The Patient Centered Medical Home (PCMH) clearly is not in the shallow end anymore. The PCMH's team-based patient care model is attracting interest because it places the patient -- and their relationship with a primary care physician -- at the center of care.
The PCMH model calls for a personal physician to provide continuous and coordinated care throughout a patient's lifetime. As envisioned by ACP and other advocates for the PCMH, the PCMH model will be supported by new payment methods to provide higher reimbursements for care provided and coordinated by internists and other primary care physicians. Also, the PCMH will help practices acquire the tools and information systems needed to manage care effectively. Key attributes of a PCMH were described in joint principles developed in 2007 by the ACP, the American Academy of Family Physicians, and the American Osteopathic Association.
The PCMH model of health care delivery has now become a relevant part of the current health reform debate and is being strongly supported by the Patient-Centered Primary Care Collaborative (PCPCC). The PCPCC is a coalition of over 250 employers, consumer advocacy organizations, health plans, and physician advocates (including ACP) that have joined forces to advocate for primary care and the PMCH. The PCPCC has progressed since its first summit meeting a year ago, which focused much of its attention on "What is the PCMH?"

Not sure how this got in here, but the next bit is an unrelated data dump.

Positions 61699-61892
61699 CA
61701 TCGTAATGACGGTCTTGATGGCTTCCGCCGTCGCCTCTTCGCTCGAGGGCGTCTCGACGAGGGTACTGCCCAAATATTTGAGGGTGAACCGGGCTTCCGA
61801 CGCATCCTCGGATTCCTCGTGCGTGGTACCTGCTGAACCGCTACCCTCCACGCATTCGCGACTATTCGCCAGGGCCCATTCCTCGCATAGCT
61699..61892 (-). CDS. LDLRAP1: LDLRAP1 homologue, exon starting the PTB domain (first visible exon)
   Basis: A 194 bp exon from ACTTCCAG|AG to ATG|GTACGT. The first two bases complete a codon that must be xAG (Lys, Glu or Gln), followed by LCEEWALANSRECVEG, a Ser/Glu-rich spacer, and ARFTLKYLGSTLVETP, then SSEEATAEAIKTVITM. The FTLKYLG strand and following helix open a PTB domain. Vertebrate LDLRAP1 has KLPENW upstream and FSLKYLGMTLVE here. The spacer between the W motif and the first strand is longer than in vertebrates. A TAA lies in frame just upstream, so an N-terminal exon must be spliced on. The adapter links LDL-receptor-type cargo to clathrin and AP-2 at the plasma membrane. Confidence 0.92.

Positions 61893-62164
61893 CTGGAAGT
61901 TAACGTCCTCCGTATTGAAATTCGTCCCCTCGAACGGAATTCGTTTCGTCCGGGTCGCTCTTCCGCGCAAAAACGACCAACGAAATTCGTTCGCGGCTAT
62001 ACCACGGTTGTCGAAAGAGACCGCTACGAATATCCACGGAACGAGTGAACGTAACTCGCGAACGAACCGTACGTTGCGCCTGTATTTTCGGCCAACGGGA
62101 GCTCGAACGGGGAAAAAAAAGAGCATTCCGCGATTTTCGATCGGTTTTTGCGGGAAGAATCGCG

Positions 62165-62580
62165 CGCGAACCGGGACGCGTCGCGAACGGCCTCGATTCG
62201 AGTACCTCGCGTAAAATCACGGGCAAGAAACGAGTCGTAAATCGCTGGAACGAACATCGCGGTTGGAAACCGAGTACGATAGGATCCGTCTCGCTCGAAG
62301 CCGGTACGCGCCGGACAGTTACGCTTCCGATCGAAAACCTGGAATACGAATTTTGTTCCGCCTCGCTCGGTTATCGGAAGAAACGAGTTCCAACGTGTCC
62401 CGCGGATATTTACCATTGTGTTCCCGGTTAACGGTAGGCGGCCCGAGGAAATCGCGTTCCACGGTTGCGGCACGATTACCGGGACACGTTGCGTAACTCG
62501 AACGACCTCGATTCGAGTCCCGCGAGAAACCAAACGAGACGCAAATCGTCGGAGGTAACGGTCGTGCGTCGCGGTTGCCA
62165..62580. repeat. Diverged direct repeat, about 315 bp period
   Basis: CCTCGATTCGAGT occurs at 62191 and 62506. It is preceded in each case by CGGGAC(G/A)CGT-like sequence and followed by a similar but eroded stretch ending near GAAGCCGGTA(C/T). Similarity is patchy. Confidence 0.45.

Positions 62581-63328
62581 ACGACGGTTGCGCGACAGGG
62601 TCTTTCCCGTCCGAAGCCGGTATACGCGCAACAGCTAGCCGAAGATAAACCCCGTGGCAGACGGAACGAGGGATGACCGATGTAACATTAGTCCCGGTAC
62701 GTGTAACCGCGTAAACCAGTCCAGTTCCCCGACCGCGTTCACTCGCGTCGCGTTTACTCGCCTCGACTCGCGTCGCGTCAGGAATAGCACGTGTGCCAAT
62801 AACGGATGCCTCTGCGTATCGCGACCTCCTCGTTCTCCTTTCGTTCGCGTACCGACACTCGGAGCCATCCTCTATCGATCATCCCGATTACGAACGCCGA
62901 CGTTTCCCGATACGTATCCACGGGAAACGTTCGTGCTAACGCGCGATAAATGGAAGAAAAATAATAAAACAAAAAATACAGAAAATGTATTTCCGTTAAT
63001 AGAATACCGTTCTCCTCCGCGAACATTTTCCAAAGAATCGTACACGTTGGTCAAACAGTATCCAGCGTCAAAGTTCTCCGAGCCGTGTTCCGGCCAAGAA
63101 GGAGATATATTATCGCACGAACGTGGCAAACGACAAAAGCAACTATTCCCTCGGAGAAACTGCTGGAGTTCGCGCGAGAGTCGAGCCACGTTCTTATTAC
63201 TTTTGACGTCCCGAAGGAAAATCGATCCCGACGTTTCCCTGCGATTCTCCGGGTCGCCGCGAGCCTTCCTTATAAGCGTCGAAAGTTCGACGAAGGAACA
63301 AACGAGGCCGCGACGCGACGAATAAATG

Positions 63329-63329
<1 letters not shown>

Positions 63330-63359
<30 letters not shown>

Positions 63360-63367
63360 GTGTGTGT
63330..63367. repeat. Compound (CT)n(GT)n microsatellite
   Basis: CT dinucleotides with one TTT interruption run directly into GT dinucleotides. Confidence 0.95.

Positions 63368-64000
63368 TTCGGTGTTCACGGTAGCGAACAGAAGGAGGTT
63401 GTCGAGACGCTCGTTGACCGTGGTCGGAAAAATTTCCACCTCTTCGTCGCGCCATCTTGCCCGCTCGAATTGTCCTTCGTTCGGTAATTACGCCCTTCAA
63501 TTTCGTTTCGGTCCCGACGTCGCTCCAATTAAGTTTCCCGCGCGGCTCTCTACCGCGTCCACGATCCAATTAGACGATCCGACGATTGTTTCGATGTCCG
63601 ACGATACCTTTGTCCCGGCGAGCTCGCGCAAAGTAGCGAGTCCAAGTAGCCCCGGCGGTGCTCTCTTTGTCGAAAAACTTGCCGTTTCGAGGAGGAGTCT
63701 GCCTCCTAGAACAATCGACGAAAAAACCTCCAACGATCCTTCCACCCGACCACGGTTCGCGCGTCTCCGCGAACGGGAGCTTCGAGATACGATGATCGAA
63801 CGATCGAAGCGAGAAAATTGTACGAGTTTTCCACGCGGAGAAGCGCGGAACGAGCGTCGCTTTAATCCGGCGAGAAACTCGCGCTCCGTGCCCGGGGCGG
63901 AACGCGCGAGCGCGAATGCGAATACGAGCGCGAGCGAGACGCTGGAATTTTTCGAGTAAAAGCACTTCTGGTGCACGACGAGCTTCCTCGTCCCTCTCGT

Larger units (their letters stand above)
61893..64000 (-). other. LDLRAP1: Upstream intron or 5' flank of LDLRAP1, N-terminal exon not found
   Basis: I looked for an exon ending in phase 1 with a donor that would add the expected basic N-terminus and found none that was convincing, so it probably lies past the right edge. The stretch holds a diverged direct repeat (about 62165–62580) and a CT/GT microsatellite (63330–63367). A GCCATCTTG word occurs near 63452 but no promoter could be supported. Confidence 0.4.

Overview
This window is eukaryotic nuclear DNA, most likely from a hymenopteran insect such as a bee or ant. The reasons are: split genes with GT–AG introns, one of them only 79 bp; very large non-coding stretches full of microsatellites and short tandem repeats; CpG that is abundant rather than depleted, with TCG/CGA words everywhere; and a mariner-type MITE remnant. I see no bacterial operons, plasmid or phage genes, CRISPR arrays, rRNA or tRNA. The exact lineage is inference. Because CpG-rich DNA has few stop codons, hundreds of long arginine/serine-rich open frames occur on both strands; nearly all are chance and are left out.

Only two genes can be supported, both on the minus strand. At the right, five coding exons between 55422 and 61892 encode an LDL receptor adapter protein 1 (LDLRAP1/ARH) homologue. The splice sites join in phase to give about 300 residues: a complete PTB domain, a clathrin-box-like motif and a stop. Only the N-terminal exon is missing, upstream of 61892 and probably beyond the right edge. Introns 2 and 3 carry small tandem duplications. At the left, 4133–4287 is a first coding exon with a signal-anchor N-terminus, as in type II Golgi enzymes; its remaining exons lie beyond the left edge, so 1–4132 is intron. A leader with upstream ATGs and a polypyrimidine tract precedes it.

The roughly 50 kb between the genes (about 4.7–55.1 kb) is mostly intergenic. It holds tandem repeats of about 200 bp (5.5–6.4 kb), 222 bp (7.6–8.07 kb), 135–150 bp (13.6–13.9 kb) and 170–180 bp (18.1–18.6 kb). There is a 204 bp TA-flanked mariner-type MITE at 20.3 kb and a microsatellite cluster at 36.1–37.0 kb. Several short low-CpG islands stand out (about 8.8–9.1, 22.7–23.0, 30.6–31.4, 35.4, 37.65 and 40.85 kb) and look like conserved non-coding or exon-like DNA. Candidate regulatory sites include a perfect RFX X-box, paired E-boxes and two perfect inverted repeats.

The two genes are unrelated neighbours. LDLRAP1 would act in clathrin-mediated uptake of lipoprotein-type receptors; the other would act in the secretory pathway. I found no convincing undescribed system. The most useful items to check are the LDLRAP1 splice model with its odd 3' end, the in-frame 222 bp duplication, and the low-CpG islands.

"Now the talk is about how we're going to roll it out," noted Paul Grundy, MD, MPH, chairman of the Patient-Centered Primary Care Collaborative and director of Healthcare Technology and Strategic Initiatives, IBM. "Today, I can respond to doubters with suggestions that they talk to particular individuals about their specific research into the model."
Dr. Grundy spoke last Friday at Healthy Momentum: The Patient-Centered Medical Home Summit, convened by the PCPCC. Nearly 450 health care professionals, administrators and policy makers came to Washington to learn more about the PCPCC effort to implement the PCMH model. Attendees reviewed a report from a PCPCC Work Group on Multi-player Demonstrations, co-chaired by ACP, which describes dozens of projects across the U.S. to roll out and evaluate the impact of the PCMH on quality, cost, and patient and physician satisfaction.
Attendees also learned that the PCMH has strong support among voters. More than 75 percent of the respondents to a Harris Interactive study conducted five weeks ago and released at the Summit said they would increase their support for the next president's health care reform plan if it includes a patient-centered medical home. Advisors from Senators McCain and Obama told the summit attendees that their candidates supported efforts to improve care coordination such as the PMCH.
ACP is an original founding member of the PCPPC and continues to serve on its Executive Committee. Through its leadership in the PCPCC, ACP is able to influence the decisions of the nation's largest employer and consumer advocacy organizations to improve the way general internal medicine and other primary care physician specialties are valued, financed, and reimbursed in the U.S.